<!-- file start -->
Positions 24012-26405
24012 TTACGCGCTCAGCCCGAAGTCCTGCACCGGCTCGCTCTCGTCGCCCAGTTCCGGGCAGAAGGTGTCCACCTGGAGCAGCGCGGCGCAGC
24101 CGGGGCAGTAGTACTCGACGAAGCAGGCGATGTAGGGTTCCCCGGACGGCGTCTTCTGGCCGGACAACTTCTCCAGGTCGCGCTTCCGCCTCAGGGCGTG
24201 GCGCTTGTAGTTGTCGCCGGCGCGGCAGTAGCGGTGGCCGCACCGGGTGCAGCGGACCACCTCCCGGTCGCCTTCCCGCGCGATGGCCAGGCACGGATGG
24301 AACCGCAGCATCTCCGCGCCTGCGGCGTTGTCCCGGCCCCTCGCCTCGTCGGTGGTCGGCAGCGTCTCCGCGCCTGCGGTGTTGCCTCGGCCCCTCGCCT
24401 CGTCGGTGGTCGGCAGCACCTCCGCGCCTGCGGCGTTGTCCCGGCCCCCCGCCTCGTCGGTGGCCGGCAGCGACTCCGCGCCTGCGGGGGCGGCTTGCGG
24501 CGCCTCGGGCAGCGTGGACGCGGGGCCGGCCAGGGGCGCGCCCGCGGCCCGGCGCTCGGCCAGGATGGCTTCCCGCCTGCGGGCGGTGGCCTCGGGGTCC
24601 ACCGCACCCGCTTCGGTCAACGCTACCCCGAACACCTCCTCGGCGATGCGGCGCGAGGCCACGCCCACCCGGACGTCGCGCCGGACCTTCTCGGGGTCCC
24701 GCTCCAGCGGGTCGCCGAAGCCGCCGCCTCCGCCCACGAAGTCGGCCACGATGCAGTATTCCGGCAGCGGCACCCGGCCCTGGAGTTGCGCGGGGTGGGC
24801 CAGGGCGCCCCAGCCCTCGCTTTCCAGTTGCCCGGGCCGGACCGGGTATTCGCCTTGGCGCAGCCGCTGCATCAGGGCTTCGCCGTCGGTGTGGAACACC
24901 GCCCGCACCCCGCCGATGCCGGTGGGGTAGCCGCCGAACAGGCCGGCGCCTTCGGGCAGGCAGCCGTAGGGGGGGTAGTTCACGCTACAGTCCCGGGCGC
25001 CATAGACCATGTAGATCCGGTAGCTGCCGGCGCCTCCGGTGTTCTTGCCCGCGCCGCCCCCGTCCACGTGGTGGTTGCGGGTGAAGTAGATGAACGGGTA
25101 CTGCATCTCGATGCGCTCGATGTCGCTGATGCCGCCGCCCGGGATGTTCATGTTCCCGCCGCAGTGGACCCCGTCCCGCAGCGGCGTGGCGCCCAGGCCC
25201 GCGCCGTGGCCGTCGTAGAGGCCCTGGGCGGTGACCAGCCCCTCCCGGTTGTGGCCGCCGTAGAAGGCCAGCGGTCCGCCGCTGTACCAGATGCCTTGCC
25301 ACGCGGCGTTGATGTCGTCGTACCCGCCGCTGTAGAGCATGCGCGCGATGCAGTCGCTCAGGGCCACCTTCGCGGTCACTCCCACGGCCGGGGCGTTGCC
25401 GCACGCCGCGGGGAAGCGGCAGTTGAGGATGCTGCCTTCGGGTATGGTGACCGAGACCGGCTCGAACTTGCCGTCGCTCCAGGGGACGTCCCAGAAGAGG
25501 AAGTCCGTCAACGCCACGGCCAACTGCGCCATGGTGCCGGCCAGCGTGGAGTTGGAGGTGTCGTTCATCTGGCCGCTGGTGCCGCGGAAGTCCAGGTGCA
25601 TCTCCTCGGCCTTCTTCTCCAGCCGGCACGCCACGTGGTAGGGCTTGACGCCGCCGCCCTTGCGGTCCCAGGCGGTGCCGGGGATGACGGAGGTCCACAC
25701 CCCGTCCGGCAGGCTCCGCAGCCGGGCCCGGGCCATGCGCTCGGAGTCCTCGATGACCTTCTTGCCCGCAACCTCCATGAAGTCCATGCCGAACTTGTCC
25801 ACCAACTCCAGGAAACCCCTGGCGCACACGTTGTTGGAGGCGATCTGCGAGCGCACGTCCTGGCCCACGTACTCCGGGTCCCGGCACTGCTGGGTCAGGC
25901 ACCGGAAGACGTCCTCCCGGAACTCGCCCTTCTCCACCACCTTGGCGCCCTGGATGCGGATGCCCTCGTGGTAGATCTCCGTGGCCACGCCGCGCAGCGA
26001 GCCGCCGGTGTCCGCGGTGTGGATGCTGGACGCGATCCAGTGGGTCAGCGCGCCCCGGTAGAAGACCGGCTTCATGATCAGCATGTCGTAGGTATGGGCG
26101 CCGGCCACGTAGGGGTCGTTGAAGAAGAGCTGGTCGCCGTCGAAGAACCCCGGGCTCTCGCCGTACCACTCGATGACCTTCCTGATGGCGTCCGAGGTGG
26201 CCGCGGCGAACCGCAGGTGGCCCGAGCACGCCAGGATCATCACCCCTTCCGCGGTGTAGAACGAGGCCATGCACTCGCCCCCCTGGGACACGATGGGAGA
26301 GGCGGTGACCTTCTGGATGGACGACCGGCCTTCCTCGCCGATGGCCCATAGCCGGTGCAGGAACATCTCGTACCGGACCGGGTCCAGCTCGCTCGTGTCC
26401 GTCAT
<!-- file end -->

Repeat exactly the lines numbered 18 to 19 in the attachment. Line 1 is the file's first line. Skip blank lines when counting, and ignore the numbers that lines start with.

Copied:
25601 TCTCCTCGGCCTTCTTCTCCAGCCGGCACGCCACGTGGTAGGGCTTGACGCCGCCGCCCTTGCGGTCCCAGGCGGTGCCGGGGATGACGGAGGTCCACAC
25701 CCCGTCCGGCAGGCTCCGCAGCCGGGCCCGGGCCATGCGCTCGGAGTCCTCGATGACCTTCTTGCCCGCAACCTCCATGAAGTCCATGCCGAACTTGTCC